Local view: The painful irony of the 'fake interpreter' at Mandela's memorialNelson Mandela's life is a great example of commitment to liberation and freedom. Yet his memorial service also brought reminders that the struggle still continues.
By: Doug Bowen-Bailey, for the News Tribune
A luta continua. This Portuguese phrase, which translates as “the struggle continues,” was in popular use during the efforts in southern Africa to end colonialism and white-minority rule. In the face of arrests, defeat and death, it was a defiant statement of optimism that all the sacrifice would one day be worth it.
Recently, the world celebrated the gains and mourned the loss in the passing of Nelson Mandela. His life is a great example of commitment to liberation and freedom.
Yet his memorial service also brought reminders that the struggle still continues. In the midst of all of the tributes to Mandela as a champion of human rights, an injustice was perpetrated. The person on stage with the purpose of interpreting the speeches into South African sign language simply waved his hands in visual gibberish.
For me, as a sign language interpreter who came to the field as a hearing person with a degree in African studies, this caused many emotions. Within interpreting and deaf communities, this situation has been a cause of uproar. The irony of Mandela’s memorial being tainted by an interpreter who did not provide any access is painful.
Mandela certainly would have seen it as an outrage. As president, he was a force behind South Africa becoming one of the first nations to sign on to the United Nations Convention on Rights of Persons with Disabilities. This commitment was a part of Mandela’s broader effort to steer South Africa in the direction of being a more just society; and so a step backward, as what happened for the deaf communities of South Africa (and the world), would be a call to arms for Mandela.
Yet in my conversations with interpreters and deaf people about this, outrage has not been the universal response. Many people saw it as humorous. In one high-profile example, on Dec. 11, the Today show briefly showed a man in a circle on the screen who appeared to be acting as an incompetent interpreter before the show’s hosts shut down the prank. London’s Daily Mail reported, “The tasteless gag elicited an apology tweet from Today almost immediately.”
People’s taste in humor certainly can vary, yet what people who are in the language majority don’t realize is how pervasive this lack of access really is. Kelby Brick, a deaf lawyer in Maryland, wrote in the Baltimore Sun, “Unfortunately, what happened merely highlighted what has become the norm for deaf people all over the world — including in America.” Far too often, deaf people and other linguistic minorities are denied communication at vital times in their lives: school, medical appointments, business transactions, funerals and the list goes on. The reasons are multifaceted. There is a shortage of qualified interpreters to meet the need, and many areas do not have established standards for interpreting quality. (This is the case in South Africa where there are no legal standards, but the same is true in Minnesota for areas such as business or religious settings.) Moreover, as the profession has grown, some interpreter-referral agencies, particularly those without experience with sign languages, have found increased profit margins by sending out less-qualified (and less-expensive) interpreters.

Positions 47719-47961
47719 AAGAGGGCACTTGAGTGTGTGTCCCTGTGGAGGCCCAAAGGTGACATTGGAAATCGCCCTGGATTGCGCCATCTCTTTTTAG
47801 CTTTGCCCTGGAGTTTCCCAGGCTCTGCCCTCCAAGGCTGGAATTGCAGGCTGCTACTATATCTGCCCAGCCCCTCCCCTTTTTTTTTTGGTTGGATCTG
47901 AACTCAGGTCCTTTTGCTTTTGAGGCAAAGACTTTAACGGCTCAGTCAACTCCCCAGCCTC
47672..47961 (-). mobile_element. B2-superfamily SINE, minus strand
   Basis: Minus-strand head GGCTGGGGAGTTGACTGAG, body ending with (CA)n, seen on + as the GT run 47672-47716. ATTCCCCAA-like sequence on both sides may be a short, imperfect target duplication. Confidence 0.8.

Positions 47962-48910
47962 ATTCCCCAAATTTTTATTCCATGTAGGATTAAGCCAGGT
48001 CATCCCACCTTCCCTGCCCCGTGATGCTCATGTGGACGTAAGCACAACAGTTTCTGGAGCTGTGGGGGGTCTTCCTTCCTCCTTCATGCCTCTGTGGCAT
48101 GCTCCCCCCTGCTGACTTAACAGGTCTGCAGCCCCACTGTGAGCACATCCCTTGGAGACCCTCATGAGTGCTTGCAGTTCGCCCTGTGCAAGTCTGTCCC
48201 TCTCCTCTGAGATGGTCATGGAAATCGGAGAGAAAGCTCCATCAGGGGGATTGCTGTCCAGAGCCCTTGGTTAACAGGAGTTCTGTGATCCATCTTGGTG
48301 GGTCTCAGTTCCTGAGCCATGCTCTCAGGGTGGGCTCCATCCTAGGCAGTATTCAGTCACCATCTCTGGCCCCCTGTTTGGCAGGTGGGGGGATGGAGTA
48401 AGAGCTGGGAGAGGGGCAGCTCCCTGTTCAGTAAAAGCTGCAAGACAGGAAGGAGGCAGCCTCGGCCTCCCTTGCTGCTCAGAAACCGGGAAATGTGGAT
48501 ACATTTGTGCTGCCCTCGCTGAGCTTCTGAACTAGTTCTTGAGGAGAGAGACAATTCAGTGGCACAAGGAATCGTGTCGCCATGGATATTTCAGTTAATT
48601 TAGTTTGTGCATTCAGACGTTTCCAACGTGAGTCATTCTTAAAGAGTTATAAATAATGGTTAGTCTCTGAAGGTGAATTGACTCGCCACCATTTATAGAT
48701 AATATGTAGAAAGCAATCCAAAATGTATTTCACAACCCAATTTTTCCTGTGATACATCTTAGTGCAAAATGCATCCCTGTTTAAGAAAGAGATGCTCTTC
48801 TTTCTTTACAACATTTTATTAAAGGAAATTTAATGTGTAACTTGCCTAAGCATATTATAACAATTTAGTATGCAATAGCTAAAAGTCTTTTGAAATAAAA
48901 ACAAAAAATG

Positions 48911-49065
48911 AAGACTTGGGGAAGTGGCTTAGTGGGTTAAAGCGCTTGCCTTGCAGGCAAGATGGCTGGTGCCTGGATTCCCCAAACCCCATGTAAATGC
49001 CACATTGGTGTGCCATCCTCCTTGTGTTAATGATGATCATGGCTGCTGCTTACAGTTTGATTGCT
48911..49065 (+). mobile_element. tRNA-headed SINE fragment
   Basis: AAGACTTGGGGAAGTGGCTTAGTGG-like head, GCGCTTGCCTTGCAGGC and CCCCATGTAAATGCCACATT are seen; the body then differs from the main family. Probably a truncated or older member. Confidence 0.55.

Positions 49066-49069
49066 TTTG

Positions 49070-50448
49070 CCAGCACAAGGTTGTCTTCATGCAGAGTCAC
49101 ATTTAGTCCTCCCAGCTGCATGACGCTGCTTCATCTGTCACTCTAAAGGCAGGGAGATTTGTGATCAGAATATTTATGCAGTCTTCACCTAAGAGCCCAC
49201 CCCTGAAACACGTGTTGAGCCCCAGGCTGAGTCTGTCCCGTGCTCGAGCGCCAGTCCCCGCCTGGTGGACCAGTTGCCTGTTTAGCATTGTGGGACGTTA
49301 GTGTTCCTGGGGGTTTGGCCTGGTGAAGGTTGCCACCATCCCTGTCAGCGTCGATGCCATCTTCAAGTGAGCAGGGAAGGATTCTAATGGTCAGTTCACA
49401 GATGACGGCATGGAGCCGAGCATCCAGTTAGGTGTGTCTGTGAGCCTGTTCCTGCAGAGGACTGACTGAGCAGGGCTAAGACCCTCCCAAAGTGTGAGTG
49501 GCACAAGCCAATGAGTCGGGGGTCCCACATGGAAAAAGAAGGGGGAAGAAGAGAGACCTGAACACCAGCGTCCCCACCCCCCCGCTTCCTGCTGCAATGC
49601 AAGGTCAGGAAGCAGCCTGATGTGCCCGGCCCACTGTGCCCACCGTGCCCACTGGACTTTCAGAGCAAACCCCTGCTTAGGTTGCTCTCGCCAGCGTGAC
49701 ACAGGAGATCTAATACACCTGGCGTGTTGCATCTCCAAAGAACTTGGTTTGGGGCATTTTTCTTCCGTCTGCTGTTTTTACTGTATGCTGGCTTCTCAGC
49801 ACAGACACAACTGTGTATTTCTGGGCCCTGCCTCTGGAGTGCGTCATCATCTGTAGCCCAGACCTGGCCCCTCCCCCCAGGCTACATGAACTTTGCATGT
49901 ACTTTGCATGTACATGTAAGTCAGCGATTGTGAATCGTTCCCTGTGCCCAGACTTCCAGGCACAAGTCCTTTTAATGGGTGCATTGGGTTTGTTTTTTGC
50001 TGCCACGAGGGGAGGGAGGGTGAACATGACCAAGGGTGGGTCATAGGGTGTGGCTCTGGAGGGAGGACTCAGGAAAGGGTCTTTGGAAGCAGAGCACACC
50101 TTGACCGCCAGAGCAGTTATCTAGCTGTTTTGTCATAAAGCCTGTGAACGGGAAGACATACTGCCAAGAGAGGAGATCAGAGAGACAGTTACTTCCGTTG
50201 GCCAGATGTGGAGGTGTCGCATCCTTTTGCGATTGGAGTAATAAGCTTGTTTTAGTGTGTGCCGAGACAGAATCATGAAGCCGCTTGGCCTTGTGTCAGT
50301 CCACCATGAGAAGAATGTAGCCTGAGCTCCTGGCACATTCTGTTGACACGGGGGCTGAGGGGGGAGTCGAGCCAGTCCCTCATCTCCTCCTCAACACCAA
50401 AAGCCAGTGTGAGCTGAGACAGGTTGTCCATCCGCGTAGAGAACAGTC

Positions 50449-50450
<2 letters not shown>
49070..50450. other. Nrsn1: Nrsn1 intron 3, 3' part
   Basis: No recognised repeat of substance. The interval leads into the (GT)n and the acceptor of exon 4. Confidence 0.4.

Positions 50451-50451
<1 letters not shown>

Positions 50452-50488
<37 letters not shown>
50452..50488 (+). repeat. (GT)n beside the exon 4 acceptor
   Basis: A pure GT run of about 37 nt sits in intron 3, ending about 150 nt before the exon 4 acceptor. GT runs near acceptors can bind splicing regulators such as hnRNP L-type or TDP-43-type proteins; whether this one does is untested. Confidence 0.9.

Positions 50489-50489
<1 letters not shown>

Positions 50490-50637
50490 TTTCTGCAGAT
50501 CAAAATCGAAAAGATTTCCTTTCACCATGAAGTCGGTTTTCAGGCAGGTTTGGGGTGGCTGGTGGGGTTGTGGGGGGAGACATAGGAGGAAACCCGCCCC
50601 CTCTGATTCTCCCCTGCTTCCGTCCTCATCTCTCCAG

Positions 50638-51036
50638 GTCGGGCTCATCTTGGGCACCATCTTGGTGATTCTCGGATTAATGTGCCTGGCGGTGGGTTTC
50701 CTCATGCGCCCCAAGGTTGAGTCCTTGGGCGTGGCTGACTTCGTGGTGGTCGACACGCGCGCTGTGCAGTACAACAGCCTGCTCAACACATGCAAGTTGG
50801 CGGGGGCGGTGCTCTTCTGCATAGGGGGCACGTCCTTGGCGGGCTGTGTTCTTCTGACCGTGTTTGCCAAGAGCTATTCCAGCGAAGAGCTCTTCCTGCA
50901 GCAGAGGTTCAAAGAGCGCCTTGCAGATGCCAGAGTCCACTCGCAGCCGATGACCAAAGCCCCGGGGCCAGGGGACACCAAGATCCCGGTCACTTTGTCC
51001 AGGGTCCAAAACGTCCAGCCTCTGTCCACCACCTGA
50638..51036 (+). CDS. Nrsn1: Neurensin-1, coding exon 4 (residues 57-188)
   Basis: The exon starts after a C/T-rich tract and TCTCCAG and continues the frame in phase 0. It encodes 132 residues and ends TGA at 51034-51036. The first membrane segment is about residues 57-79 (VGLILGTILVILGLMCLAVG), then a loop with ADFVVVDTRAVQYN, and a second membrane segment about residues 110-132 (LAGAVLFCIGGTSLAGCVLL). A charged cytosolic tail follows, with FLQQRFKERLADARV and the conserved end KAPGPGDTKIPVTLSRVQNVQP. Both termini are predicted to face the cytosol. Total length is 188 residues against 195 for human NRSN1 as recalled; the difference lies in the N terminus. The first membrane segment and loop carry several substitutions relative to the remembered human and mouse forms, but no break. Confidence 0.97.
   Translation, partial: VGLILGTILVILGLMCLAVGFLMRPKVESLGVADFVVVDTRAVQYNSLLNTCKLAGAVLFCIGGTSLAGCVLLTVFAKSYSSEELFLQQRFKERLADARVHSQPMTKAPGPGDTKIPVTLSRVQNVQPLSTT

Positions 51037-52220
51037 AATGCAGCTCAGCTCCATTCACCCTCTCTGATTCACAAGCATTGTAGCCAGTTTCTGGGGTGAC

Regardless of reasons, the reality is that we still have a long way to go to reach the ideal for which Mandela spoke during his trial by the South African apartheid regime before he was sentenced to his prison term: “I have cherished the ideal of a democratic and free society in which all persons will live together in harmony and with equal opportunities. It is an ideal for which I hope to live for and to see realized. But, my Lord, if it needs be, it is an ideal for which I am prepared to die.”
To the benefit of the world, Mandela was able to live his life in pursuit of this ideal. Yet at the marking of his death, the “fake interpreter” reminds us that the struggle does indeed continue so that all may have equal opportunities. To achieve this will take more than deaf people fighting for their rights or interpreters advocating for access and justice. It will take all of us — in the United States, in South Africa and around the globe — to realize that any people being disempowered diminishes us all.
When we embrace that ideal we can begin to experience the truth of another slogan of the South African liberation movement: Amandla awethu. The power is ours.
The Painful Irony of Mandela's Memorial (American Sign Language version) — Digiterp Communications
Doug Bowen-Bailey works as an interpreter and educator. He is grateful to members of the deaf and interpreting communities who provided input on this article, in both the English an ASL version.